Things You Need to Know about Point of View

writing craft

Post written by Katie Wall.

Sometimes I'm surprised (read: horrified) to realize that a writer I'm working with hasn't been intentional with their point of view (POV) choices—or that they have, but they've been intentional without being informed.

This can look like having eight point of view characters in a 60k word novel. Or it can look like using third person omniscient for a YA contemporary novel.

So in this post I'm going to break down some things you need to know about POV.

What is Point of View?

A point of view is the lens through which your reader is seeing the events of the story.

What Should Impact POV Choices?

Different genres and different reader age groups have traditional patterns around (1) who has a point of view in a novel and (2) how close the reader is to the character(s) who have a point of view.

How Many POV Characters Should I Have?

Depends on your genre! This is one of the reasons it's so important to read books in the genre(s) you write. Being aware of the conventions of your genre is so important!

You can also search the internet for articles about specific genres and their conventions.

Keep in mind that it’s hard to pull off more than three point of view characters well. Why? Because a reader expects to have a certain level of connection with a point of view character. If you have more than three point of view characters, then you simply don’t have enough pages in the manuscript to build a strong connection with all of them.

What Qualifies a Character to have a POV?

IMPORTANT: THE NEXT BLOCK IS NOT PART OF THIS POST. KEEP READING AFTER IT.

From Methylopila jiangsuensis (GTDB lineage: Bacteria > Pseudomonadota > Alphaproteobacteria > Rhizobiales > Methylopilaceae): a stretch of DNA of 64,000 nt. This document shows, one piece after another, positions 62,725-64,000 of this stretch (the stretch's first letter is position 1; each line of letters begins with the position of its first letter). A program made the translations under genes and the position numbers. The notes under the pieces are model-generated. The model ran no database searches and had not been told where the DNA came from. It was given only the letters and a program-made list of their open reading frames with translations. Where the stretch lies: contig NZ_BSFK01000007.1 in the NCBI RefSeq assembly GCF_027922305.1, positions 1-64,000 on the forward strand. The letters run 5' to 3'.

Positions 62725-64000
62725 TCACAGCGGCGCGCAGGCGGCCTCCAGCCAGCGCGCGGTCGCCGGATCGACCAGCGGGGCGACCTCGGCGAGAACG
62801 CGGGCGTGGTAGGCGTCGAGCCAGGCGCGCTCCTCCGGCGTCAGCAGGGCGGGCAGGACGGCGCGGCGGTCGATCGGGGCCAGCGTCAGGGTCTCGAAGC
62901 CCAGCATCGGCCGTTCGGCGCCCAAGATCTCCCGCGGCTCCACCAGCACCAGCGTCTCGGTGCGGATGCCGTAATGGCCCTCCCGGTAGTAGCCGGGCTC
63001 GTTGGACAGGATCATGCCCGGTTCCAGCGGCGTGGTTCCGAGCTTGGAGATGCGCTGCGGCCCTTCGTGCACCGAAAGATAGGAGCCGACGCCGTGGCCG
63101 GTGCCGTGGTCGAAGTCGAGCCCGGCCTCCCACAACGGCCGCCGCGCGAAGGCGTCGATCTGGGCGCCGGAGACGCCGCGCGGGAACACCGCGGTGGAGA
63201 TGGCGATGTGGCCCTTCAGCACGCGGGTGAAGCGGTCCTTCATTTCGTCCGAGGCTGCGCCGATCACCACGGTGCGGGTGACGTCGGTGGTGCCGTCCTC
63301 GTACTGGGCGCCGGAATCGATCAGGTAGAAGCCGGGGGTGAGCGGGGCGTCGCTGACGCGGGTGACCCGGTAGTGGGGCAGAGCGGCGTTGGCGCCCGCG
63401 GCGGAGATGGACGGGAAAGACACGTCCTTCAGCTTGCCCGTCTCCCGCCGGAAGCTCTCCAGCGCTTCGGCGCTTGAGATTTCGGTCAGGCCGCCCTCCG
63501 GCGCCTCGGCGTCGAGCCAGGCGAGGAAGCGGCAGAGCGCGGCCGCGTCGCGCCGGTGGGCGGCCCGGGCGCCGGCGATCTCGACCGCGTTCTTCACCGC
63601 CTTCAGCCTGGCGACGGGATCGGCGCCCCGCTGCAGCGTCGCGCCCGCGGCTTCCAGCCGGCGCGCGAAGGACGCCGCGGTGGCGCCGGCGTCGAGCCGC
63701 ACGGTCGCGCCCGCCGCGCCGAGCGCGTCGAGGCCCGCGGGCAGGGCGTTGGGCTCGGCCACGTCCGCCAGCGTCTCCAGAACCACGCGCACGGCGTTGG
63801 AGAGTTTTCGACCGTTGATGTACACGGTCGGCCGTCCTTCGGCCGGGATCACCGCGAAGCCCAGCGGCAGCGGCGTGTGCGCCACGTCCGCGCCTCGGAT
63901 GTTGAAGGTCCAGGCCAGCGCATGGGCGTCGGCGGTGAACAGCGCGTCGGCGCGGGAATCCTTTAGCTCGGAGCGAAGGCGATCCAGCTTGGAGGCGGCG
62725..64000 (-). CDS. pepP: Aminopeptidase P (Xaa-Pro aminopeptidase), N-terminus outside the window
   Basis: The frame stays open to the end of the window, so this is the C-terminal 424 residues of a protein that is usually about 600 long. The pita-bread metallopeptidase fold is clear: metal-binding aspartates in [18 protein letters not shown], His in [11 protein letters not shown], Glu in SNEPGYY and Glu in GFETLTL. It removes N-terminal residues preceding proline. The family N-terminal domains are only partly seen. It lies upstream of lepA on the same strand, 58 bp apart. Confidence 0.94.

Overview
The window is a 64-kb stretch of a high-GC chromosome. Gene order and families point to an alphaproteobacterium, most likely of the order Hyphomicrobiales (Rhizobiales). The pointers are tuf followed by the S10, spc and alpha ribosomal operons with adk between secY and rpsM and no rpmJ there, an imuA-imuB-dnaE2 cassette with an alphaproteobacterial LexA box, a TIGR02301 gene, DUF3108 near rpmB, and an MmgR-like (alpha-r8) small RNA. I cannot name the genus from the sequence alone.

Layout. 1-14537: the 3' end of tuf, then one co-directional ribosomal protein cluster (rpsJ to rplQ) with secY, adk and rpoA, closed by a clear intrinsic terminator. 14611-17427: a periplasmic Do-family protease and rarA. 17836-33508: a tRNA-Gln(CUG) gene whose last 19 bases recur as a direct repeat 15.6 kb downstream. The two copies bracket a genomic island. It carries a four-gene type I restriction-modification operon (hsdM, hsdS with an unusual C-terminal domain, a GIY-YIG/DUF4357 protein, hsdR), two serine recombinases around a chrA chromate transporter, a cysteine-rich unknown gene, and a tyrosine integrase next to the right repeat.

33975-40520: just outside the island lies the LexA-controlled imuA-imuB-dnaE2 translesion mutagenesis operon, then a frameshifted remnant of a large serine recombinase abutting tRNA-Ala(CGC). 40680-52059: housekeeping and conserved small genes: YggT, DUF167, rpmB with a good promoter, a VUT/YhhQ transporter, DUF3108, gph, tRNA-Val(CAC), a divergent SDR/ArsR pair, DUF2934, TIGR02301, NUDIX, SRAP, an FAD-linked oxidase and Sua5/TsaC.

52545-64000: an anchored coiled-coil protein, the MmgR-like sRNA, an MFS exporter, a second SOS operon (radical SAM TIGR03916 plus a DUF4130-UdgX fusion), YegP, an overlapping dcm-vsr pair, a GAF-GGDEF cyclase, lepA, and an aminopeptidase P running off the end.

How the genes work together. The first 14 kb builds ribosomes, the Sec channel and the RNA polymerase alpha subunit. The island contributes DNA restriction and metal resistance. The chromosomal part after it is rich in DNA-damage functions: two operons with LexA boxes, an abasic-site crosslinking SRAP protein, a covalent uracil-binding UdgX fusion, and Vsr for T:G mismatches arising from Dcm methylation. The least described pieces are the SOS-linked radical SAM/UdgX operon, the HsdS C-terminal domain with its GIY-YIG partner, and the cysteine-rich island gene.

In order to be considered for the role of POV character, a character needs to be integral to the story. A handy rule of thumb to keep in mind is that if you have more than one point of view character, they should each contribute to the climax of the story in a big way.

Why NOT to Give a Character a POV

If they aren't integral to the story! Many new writers are tempted to introduce additional POV characters in order to give readers a window into what is happening when the protagonist isn't there. Maybe the protagonist is unconscious or in a different location. This is NOT a good reason to add another POV character! Instead it's a crutch and almost always detracts from the core story that's being told.

How does POV influence closeness?

The closeness or distance a reader might feel to a POV character is influenced by a number of factors, but the primary factor is which “person” the story is written in.

For example, YA novels are almost exclusively written in first person (I, me, my), which creates a strong sense of immediacy and emotional connection because the reader is the character.

On the other hand, fantasy and historical fiction tend to be written in third person (he/she/they, him/her/them, his/hers/theirs), which allows for more space for world-building.

Now you know!

Choosing POV characters and whether to write in first or third person are choices you want to make with intention before you start writing. Otherwise you might find yourself doing a partial—or even complete!—rewrite down the road!

In our FIRM Up You Novel coaching packages (for Drafting and for Revision), one of the things we focus on is POV because it's crucial!

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